Course Structure

Core Modules:

  • Humanitarian Engineering: Ethics, Theory and Practices (15 credits)
  • An introduction to Global Health (15 credits)
  • Water and Environmental Management (15 credits)
  • One Humanity; Shared Responsibility (15 credits)
  • Disasters, Resilience and Urban Data (15 credits)
  • Renewable Energy (15 credits)
  • Sustainable Operations and Humanitarian Supply Management (15 credits)
  • Project Management (15 credits)
  • Project (45 credits)

Optional Modules: 

Your choice of optional modules will help you to further tailor the programme to your interests.

  • Humanitarian Law (15 credits)
  • Sustainable Cities and Infrastructures for Emergencies (15 credits)
  • Communication and Leadership (15 credits)
  • Sustainable Operations and Humanitarian Supply Management (core module extended from 15 credits to 30 credits)

* The modules mentioned above may be subject to change. Please read our terms and conditions for more detailed information.

Teaching:

Each module will run intensively over one week and will be taught by a variety of methods: seminar, lecture, field research.

Assessment:

The core modules are assessed in a variety of ways: essay, poster, presentation, student-devised assessment.

Career Opportunities

Graduate Destinations: 

Graduates of this programme will work across a broad range of areas. Students are expected to come from a broad array of international and professional backgrounds and go on after graduation into a wide variety of professional positions. Many Humanitarian Engineering graduates will work with the governments of developing countries managing the development process (e.g. central banks, ministries of finance, rural development, and education). Others will go on to multilateral development institutions like the World Bank, the IMF, or the United Nations; others to NGO Leaders of all sizes and descriptions; and still others will go on to work in the private sector, in jobs as diverse as professional services, manufacturing, and investment banking, to name just a few. Some students may decide to pursue PhD studies.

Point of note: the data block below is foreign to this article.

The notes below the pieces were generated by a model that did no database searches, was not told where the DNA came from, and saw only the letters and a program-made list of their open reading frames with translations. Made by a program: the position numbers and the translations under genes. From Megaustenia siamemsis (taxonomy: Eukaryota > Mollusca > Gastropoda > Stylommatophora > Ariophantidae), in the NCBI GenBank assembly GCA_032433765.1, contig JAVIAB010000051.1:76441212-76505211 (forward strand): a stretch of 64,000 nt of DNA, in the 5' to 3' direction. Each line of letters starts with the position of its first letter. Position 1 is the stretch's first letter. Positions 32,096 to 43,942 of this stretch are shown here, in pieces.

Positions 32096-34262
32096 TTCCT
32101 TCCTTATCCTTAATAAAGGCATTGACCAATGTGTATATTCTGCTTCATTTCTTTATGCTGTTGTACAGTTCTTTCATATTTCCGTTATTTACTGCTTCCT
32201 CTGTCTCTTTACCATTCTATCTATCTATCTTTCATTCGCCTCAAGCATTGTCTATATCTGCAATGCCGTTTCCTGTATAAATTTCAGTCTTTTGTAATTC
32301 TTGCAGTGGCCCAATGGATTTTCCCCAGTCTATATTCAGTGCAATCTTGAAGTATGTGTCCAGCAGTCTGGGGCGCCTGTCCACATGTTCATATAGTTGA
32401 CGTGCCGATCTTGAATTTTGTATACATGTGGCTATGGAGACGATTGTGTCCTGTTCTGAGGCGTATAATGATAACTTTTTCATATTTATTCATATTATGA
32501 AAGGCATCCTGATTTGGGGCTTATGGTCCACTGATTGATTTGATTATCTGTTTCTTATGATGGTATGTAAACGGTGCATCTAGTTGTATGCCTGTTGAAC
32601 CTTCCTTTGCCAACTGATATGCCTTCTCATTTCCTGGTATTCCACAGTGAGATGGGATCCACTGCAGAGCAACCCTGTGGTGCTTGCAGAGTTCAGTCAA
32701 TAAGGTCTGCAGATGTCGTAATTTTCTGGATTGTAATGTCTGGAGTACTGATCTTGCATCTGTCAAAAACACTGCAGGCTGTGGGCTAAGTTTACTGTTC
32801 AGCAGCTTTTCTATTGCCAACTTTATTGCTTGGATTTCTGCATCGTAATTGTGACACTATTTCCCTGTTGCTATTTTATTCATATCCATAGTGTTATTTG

Work Experience Opportunities: 

During the programme, students will have the opportunity to get involved in projects managed by organisations and professional services in developing and transitional countries.



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Confidence and competence are two essential skills required to effectively manage and lead within the current global economy. Read more
Confidence and competence are two essential skills required to effectively manage and lead within the current global economy. A Master of Global Management (MGM) degree from Royal Roads University is a generalist program designed to develop these skills, and more, to ensure you are ready to .manage across borders and bridge across cultures.

The Master of Global Management is an international business management degree designed specifically for professionals who want to perform with sensitivity and agility in the global workplace. We offer a practical program that provides employability training while creating connections with professionals from around the world. Graduates of this program are fully skilled, work-ready managers and leaders with a global perspective and cultural awareness and an understanding of the ways in which disciplines like accounting and law vary across global markets.